Clinical Neuroscience

[Tissue development of muscle spindles]

STIPULA Magda1, ABONYI Eszter2

MAY 01, 1969

Clinical Neuroscience - 1969;22(05)

[We studied muscle spindles from fetuses and infants of different ages, from 2-month-old embryos to 6-month-old infants. Our observations are summarised below: 1. intrafusal fiber formation from the myotube stage begins in humans at embryonic month 2. 2. 3. The formation of nuclear sac fibres is initiated in the 3rd fetal month in connection with further proliferation and aggregation of the nuclei. 4. The connective tissue sheath of the muscle spindle begins to form in the 4th fetal month. 5. In the 6th fetal month, the innervational pattern of the muscle spindles corresponds to the so-called simpla muscle spindles. In the newborn, so-called "complex" muscle spindles are found, where the subnerual apparatus of the intrafusal fibres is also clearly visible. 7. Intrafusal fibres in foetus and infant have a larger diameter than extrafusal fibres. 8. In adult human muscle spindles, intrafusal fibres were found only under abnormal conditions.]


  1. Budapesti Orvostudonányi Egyetem I. sz. Neurológiai és Psychiatriai Klinika
  2. Budapesti Orvostudományi Egyetem I. sz. Neurológiai és Psychiatriai Klinika



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Clinical Neuroscience

[Three cases of juvenile pseudomyopathy of spinal muscular atrophy (Kugelberg-Welander type)]


[The author described a juvenile pseudomyopathic (Kugelberg-Welander) form of spinal muscular atrophy (SI) in 3 cases. Juvenile SI can be differentiated from progressive dystrophia musculorum by the presence of muscle fasciculopathies and neurogenic EMG and muscle biopsy findings. The recognition of pseudomyopathic SI is of practical importance because of its much better prognosis than muscular dystrophy. Kugelberg-Welander juvenile and Werdnig-Hoffmann infantile SI cannot be considered as separate genetic types. In our case 2, SI started at the age of 11 years. In the muscle biopsy at 14 years of age, in addition to neurogenic atrophy, we found so-called myopathic lesions and lymphorrhagia. The relationship between these three types of pathophysiological syndromes is left to conjecture. Primary muscle lesions are considered to be independent of SI. The latter, i.e. lymphorrhagias and muscle fibre degeneration, may have a common (autoimmune?) pathomechanism. In our second case, during the 4-year follow-up, physiotherapy and exercise resulted in an increase in muscle strength instead of the previous permanent decrease in muscle strength. In our 3rd case, juvenile SI was associated with myositis. Presumably it was a coincidence of the two lesions. Author summarizes in a table the data used to distinguish between the ascending form of Kugelberg-Welander SI and dystrophia musculorum progressiva. ]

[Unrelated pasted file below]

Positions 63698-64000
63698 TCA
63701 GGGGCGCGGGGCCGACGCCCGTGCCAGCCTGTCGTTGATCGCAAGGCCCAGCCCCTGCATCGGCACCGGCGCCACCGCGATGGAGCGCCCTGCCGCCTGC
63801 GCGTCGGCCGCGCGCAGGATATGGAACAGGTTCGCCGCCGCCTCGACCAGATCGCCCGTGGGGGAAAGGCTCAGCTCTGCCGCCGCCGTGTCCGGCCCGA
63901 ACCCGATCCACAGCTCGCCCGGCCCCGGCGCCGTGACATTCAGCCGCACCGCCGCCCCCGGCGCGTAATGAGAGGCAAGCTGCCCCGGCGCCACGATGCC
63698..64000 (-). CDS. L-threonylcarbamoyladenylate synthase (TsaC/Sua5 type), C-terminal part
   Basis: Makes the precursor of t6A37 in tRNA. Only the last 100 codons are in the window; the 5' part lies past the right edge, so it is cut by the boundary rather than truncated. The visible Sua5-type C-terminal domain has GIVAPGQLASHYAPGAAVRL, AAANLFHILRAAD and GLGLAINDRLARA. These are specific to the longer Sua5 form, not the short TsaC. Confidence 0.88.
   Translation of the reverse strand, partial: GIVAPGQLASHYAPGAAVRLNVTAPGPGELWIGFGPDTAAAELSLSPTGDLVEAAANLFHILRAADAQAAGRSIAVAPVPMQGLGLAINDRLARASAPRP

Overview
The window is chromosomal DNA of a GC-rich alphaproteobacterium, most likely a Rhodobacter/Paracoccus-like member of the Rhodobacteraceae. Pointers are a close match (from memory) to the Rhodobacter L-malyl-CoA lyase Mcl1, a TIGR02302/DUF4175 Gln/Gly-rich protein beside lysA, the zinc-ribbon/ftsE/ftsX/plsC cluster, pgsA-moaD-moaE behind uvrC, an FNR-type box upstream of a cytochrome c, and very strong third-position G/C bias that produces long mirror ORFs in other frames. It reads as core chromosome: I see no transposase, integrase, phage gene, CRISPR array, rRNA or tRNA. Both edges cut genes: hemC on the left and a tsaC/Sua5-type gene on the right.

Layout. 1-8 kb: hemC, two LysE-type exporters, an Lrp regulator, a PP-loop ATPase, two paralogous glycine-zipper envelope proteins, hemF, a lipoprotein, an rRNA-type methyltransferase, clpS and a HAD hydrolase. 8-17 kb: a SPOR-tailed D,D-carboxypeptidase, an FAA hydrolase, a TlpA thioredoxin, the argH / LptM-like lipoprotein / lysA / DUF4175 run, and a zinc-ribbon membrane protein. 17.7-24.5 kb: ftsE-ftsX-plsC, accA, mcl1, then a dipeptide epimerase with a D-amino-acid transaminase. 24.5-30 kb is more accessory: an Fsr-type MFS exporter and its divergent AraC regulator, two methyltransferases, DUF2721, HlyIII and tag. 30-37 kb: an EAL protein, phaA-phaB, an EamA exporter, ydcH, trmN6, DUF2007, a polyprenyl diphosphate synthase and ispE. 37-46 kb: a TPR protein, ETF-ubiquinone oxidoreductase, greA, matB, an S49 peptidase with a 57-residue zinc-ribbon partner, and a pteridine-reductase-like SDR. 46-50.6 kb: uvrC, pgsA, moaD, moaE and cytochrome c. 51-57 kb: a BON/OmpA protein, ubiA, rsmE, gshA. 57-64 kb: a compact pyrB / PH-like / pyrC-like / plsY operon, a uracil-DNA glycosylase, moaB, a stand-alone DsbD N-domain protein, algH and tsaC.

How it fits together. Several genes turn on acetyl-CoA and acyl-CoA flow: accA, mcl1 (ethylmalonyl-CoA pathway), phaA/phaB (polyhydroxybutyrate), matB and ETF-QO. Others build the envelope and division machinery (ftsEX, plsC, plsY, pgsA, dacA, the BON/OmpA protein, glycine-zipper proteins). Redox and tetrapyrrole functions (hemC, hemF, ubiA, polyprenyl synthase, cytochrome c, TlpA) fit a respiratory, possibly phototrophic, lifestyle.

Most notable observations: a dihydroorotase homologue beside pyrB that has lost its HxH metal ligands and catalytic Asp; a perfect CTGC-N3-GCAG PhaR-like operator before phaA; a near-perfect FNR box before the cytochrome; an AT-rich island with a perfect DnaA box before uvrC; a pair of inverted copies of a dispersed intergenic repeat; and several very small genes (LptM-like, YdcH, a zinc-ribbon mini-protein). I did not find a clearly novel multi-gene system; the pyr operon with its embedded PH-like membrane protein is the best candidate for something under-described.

Clinical Neuroscience

["Gangliocytoma" cerebelli ]


[We describe a rare case of a so-called "gangliocytoma cerebelli". We discuss the clinical picture and the possibilities of an effective surgical solution. Based on our pathological studies, we consider this lesion, which is still controversial in the literature, to be a hamartoblastoma. ]

Clinical Neuroscience

[Types of thermal nystagmus induced in healthy individuals ]

BODÓ György

[The author studied 71 healthy individuals with an electronystagmograph wall and the types of nystagmus induced by thermal stimulation. Five basic types were identified, as follows: 1. regular reactio, where the amplitude and frequency of nystagmus are moderate, 2. weak reactio, where the nystagmus strokes are rare and the amplitude is small. This group also includes fibrillation and floating movements of the eyeball. 3. large reactio, with a high frequency of nystagmus beats and a rapid frequency, 4. uneven reactio, the frequency and amplitude of the strokes are uneven, 5. clustering, in which the nystagmus is interrupted by pauses. The author considers it possible that by further study of the typus of the thermal nystagmus, useful information about the functional typus and the instantaneous state of the central nervous system can be obtained.]

Clinical Neuroscience

[Painful asymbolia]


[Our 13-year-old right-handed patient presented with the following symptoms after a left centroparietal regio lesion: right homonymous inferior quadrans hemianopia; right hemiparesis; right hemihypaesthesia and hemihypalgesia (needle prick was marked as sharp all over the body); amnestic aphasia; acalculia, alexia; constructive apraxia; painful (danger) asymbolia. In the face of painful stimuli, his vegetative reactions were preserved, his motor reactions were virtually absent, his behavioural responses were pale, his psychic reactions and experience were paradoxically ambivalent: the latter may be taken as the dominant symptom of pain asymbolia. Nor did the patient fully grasp the danger of the situation. The pain asymbolia appears to be a specific disorder of categorical behaviour; it is a local sign, indicating damage to the dominant parietal lobe.]

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Clinical Neuroscience

Late simultaneous carcinomatous meningitis, temporal bone infiltrating macro-metastasis and disseminated multi-organ micro-metastases presenting with mono-symptomatic vertigo – a clinico-pathological case reporT

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Lege Artis Medicinae

[Vaccines against COVID-19 pandemic]


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Clinical Neuroscience

Atypical presentation of late-onset Sandhoff disease: a case report

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Lege Artis Medicinae

[Second game, 37th move and Fourth game 78th move]

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